The Nexus One Tempranillo is different from the kosher wines I have had in the past. The mid-palate is filled with charcoal smoke overtones, the front palate hits you with vanilla extract (the American oak comes through aggressively). The finish makes you yearn for another glass. Drink within 18 months of today and enjoy with tapas.”
Pic of the Day
Participants wave rainbow flags as they march during the annual Pride Parade in Tel Aviv yesterday, which drew an estimated 150,000 people.
Deputy director of the CIA and actor with a cameo appearance in “Game of Thrones,” David S. Cohen turns 60 on Sunday…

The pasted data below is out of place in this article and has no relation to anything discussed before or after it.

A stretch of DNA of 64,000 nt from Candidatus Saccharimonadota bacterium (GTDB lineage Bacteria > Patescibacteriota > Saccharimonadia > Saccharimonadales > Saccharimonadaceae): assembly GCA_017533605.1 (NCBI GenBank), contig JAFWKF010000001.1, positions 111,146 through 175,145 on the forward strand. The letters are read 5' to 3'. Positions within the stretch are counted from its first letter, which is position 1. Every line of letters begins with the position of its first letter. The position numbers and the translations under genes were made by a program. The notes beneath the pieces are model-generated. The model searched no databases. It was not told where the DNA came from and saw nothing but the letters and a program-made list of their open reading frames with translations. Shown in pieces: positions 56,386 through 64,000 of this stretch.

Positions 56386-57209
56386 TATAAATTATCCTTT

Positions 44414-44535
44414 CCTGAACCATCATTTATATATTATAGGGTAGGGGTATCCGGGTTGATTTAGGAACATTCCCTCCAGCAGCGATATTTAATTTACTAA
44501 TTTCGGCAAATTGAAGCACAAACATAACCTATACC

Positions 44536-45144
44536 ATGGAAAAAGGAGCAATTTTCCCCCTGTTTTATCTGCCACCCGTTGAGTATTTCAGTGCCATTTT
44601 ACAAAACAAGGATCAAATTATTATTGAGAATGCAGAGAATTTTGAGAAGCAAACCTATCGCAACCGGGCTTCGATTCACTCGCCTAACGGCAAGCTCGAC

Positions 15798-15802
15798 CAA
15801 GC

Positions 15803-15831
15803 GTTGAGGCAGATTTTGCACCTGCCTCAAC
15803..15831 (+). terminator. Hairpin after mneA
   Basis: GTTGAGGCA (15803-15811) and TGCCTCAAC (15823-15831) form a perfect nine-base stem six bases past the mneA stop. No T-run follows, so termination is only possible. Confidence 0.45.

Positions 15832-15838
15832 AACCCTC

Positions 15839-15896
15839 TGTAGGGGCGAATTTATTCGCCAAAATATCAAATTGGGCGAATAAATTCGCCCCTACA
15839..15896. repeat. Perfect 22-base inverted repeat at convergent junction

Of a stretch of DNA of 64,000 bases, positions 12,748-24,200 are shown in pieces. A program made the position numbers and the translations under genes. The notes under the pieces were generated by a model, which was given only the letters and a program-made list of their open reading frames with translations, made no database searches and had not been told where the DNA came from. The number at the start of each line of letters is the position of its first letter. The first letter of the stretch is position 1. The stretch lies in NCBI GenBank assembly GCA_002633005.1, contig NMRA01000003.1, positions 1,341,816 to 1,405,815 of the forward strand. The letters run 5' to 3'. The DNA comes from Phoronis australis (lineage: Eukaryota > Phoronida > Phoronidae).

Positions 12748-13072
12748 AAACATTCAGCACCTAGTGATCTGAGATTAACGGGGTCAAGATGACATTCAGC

FRIDAY: Former executive director of the Jewish Federation of Greater Dallas, Walter J. Levy turns 101… Journalist for 30 years at CBS who then became the founding director of Harvard’s Shorenstein Center, now a fellow at GWU, Marvin Kalb turns 93… Retired Israeli diplomat who served as ambassador to Italy and France and World Chairman of Keren Hayesod, Aviezer “Avi” Pazner turns 86… Author, lecturer and social activist, Letty Cottin Pogrebin turns 84… Co-founder of Saatchi & Saatchi, Charles Saatchi turns 80… Diplomat and Shakespeare historian, Kenneth Adelman turns 77… Founder and chairman of Commonwealth Financial Network and chairman of Southworth Development, Joseph Deitch turns 73… Professional mediator and longtime syndicated advice columnist, Wendy J. Belzberg… Israel’s former minister of defense and deputy prime minister, Benny Gantz turns 64… Canadian journalist, film producer and television personality, Steven Hillel Paikin turns 63… Producer, director, playwright and screenwriter, Aaron Benjamin Sorkin turns 62… Former lead singer of the Israeli pop rock band Mashina, Yuval Banay turns 61… CEO of Jewish Women’s International, Meredith Jacobs…